Login Here · Help · Public User
I just wanted to let you know that even though I'm looking quite old, I'm still a millenial.
So I just had a "New Year, New Me" moment and my resolution is to become a new and improved version of myself in a couple of weeks.
Don't worry, my wisdom won't change. You're still going to find the same useful information here. Stay tuned!
AMA Category 1 Credit for Physicians Only.
ASRT CME is not available.
|Go to the COTW Archive|
The left atrium and the right atrium are enlarged. The right ventricle is enlarged. The left ventricle is mildly enlarged. The posterior mitral valve leaflet (P2) exhibits some calcification and has some restriction of the leaflet base. The mitral valve and tricuspid valve annulus are enlarged. The leaflets do not appear to be restricted except for the calcified area around the base of P2. The aortic valve exhibits an 'en face' view but appears normal. There is a chiari formation present. A small pericardial effusion is present. The pulmonary vein systolic wave is not blunted but the left atrium is so large that the systolic wave may not be affected. The hepatic vein Doppler exhibits systolic suppression from the severe tricuspid regurgitation.
The recommended therapy would be mitral and tricuspid valve repair with a ring. Since no restriction or prolapse/flail is present, the leaflets do not need to be altered. Since the etiology is not ischemic mitral regurgitation, the repair should have a high success rate.
After the repair, the tricuspid valve has a trace of regurgitation. The mitral valve post repair regurgitation is mild to moderate and the velocity of the jet is lower velocity in that there is no aliasing present.
Tricuspid annular dilation, even in the absence of regurgitation, should be repaired in the presence of mitral regurgitation. Significant tricuspid regurgitation decreases survival and increases complications. Repair of the mitral regurgitation will not reverse the amount of tricuspid regurgitation. Severe TR is a Class 1/1C recommendation for tricuspid valve repair.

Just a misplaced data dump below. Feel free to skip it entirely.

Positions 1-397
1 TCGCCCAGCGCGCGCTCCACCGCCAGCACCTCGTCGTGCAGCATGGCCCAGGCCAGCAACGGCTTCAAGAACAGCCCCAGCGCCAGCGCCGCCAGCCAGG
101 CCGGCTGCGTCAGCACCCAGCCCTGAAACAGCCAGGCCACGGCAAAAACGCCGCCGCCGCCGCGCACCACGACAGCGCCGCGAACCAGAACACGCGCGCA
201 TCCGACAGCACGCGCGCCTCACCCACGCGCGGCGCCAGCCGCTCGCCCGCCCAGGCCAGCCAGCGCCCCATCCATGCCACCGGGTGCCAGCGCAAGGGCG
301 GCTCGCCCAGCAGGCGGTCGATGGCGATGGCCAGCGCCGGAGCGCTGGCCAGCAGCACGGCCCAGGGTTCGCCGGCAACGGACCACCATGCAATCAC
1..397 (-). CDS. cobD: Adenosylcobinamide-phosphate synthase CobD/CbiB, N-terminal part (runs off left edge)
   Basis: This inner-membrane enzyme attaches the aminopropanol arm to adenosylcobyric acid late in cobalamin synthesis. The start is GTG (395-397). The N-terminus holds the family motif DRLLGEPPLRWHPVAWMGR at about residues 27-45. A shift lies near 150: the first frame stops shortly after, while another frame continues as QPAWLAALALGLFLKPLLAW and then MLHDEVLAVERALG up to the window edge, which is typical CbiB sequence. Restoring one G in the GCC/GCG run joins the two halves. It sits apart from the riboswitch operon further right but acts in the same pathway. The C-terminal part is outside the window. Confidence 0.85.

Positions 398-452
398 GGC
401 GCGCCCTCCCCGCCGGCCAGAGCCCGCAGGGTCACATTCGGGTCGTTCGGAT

The success of tricuspid valve repair for a dilated annulus should approach 80-100% in patients who have a mitral valve repair at the same time. Atrial fibrillation is a major factor in the progression of tricuspid regurgitation and if the annulus is not dilated and signficant TR is not present, then a MAZE procedure should be performed on patients undergoing mitral valve repair to prevent the long term consequences of unchecked atrial fibrillation and the progression of tricuspid regurgitation.
In patients who have severe mitral regurgitation, a dilated tricuspid valve annulus is a risk factor for the development of significant tricuspid regurgitation. A tricuspid annulus diameter > 4.0 cm will result in the development of clinically significant TR even if the TR is negligble at the time of the mitral valve repair.
The post repair regurgitation of the mitral valve was mild to moderate by jet area. However, the velocity of the jet was low so it was felt that the repair was adequate.
|Please answer the following questions correctly to obtain your CME.|
Echocardiographic assessment and clinical management of tricuspid regurgitation.
Echocardiographic-based treatment of functional tricuspid regurgitation.
Evolving indications for tricuspid valve surgery.
Tricuspid regurgitation: contemporary management of a neglected valvular lesion.
Transesophageal Doppler echocardiography of pulmonary venous flow: a new marker of mitral regurgitation severity.